Expedition and travel books were my first opening into the world which gradually became my passion, my obsession and – eventually – my career.
I’d like to help you prise open the door yourself and glimpse inside. Be careful! Open with care! It’s a Pandora’s Box, particularly if you combine your reading with an open atlas and an attitude of “I wonder if I could try something like this myself..?”
But whether you read these books to help motivate you to get out into the world on adventures of your own, or whether you just want the vicarious joy of enjoying a good book, you will have your reward, so long – of course – as all you want is a penguin’s egg… (a quote from one of the books below.)
So this is not a comprehensive list of all the good travel and adventure books that have been written – there is no Newby, Theroux, Bryson, Slocum or Tilman here. There’s not even any Rum Doodle. Rather it is an ‘Adventure 101’: an essential starting point for anyone interested in learning about the world of adventure, expeditions and non-fiction travel writing.
In the politest voice I can muster, I order you to read all of these books. And, if you enjoy reading travel books, could I politely ask you to take a look at my own books too?
I have also written a post of excellent adventure films that you should watch.
(an introduction to trips that are difficult, ground-breaking, insane, lethal, or a bit of all that)
- The Worst Journey in the World – Cherry Apsley Garrard
- South: the Endurance Expedition – Ernest Shackleton
- Mawson’s Will – Lennard Bikkel
- Mad, Bad and Dangerous to Know – Ranulph Fiennes
- Annapurna – Maurice Herzog
- Kiss or Kill – Mark Twight
- Touching the Void – Joe Simpson
Jungle / Walking
- Walking the Amazon – Ed Stafford
- Arabian Sands – Wilfred Thesiger
- A Winter in Arabia – Freya Stark
- Tracks – Robyn Davidson
- A Voyage For Madmen – Peter Nichols
- A Fighting Chance – John Ridgway and Chay Blyth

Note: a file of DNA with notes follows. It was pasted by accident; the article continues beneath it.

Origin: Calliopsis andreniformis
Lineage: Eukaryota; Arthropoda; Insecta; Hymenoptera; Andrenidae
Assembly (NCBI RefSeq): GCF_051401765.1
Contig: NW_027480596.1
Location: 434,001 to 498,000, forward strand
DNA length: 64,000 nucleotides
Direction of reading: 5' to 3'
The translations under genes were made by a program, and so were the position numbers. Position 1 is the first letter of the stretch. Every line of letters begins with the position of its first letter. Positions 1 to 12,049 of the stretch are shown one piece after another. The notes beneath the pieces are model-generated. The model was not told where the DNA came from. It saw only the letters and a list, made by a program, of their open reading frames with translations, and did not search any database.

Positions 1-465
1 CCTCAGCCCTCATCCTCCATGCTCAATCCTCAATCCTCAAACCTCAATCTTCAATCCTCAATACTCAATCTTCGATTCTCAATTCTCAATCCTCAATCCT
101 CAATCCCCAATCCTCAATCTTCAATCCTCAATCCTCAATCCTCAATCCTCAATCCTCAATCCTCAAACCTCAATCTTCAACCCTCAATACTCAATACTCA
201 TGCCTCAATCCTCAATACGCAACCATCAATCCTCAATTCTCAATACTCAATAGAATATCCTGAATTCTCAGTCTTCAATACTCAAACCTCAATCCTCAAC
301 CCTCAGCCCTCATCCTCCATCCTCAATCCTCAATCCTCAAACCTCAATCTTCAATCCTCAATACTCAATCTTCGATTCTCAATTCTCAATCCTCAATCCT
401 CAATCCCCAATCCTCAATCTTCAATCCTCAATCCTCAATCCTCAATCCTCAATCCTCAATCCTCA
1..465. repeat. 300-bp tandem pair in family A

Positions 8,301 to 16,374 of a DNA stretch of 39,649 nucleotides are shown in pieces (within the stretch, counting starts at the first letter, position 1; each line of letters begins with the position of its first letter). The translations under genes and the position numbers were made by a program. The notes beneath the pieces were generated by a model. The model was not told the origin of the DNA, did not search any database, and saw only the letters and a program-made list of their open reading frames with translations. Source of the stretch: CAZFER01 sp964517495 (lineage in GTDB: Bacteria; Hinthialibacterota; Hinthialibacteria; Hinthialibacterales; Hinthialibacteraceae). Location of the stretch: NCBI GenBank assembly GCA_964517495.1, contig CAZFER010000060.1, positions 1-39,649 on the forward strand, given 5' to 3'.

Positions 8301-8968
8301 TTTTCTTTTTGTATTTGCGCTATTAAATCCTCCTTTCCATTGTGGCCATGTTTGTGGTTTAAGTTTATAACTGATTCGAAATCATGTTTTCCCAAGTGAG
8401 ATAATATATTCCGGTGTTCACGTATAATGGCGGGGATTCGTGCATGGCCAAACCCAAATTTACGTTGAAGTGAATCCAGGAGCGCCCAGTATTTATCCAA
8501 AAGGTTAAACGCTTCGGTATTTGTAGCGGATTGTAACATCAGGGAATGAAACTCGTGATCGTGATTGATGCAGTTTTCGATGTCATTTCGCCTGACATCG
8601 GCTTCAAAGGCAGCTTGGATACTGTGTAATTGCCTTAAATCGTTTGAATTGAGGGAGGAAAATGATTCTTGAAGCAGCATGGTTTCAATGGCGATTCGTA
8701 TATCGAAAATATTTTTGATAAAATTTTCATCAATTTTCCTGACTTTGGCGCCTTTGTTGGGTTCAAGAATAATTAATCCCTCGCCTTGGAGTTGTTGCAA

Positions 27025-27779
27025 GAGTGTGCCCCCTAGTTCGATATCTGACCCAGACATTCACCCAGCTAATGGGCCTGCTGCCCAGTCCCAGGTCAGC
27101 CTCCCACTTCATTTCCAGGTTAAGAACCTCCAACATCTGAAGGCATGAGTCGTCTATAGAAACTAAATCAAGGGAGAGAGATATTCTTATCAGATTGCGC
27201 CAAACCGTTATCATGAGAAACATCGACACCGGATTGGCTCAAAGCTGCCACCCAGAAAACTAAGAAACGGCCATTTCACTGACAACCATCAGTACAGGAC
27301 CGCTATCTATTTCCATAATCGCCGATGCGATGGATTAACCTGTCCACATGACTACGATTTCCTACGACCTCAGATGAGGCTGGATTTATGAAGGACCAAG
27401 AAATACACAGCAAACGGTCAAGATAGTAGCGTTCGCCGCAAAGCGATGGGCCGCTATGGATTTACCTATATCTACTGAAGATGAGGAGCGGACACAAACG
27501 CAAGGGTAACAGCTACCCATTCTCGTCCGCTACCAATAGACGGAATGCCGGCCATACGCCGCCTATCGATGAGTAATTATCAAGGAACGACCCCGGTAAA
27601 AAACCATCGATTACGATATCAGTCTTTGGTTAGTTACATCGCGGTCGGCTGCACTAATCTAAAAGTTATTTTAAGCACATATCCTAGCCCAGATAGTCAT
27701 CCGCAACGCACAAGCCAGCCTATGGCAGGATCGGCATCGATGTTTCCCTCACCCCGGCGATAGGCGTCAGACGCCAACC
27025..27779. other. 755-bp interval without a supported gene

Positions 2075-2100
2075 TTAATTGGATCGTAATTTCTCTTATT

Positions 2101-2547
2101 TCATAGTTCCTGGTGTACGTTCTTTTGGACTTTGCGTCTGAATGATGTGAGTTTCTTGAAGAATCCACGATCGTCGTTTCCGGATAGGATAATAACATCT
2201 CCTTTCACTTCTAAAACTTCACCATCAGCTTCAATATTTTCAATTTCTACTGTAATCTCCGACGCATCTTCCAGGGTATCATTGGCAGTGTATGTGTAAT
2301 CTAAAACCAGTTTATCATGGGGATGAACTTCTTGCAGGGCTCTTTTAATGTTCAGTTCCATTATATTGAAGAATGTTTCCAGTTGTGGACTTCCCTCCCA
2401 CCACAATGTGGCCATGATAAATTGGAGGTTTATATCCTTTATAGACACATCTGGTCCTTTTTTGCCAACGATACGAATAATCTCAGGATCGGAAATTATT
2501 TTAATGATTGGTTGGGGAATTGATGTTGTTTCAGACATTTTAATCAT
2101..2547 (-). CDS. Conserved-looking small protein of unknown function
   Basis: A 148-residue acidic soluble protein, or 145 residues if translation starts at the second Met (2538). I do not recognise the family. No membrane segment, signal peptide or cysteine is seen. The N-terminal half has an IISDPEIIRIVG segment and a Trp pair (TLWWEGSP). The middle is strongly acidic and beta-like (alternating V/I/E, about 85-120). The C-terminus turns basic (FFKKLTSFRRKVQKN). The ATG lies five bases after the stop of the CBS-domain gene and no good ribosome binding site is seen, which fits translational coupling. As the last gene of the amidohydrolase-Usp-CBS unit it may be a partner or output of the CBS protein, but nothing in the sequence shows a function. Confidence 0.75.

- Crossing the Ditch – James Castrission (neither the toughest ocean row ever, nor the greatest literature, but I absolutely loved this book, especially all the lead-up chapters that explain how ‘normal’ people end up doing stuff that is very not normal!)
- The Kon-Tiki Expedition – Thor Heyerdahl
- Carrying The Fire – Michael Collins
Adventure and Travel Literature
(includes either cool trips or wonderfully-told tales)
- As I Walked Out One Midsummer Morning – Laurie Lee
- Travels With Charley – John Steinbeck
- The Way of the World – Nicolas Bouvier
- Wind, Sand and Stars – Antoine de Saint-Exupery
- The Places in Between – Rory Stewart
- Jupiter’s Travels – Ted Simon
- I haven’t mentioned any cycling books. This is a tricky topic for me to comment on, having written about cycling adventure myself. I think the genre is generally poorly represented in book form. There are some good books; there are some awful ones. As I know many of the authors involved I’m going to abstain from suggesting anything in this genre. I won’t even recommend my own books… I will only suggest that you do read a few cycle touring books because cycling still trumps any other travel experiences I have ever had. And cycle touring is a brilliant starting point into the world of expeditions – a way of leveraging yourself towards bigger projects than you may otherwise initially not have any access to.
I have sporadically written other blog posts with lists of adventure books to read. So there is plenty more material for you to get stuck into:
What have I missed?
What outrages have I committed by omitting your favourite book?
Please do let me know in the comments below!
Thank you to the many people who have kindly “bought me a coffee” for just £2.50 as encouragement to keep this blog going.
“Yes, I too would like to donate a couple of pounds to this site..!”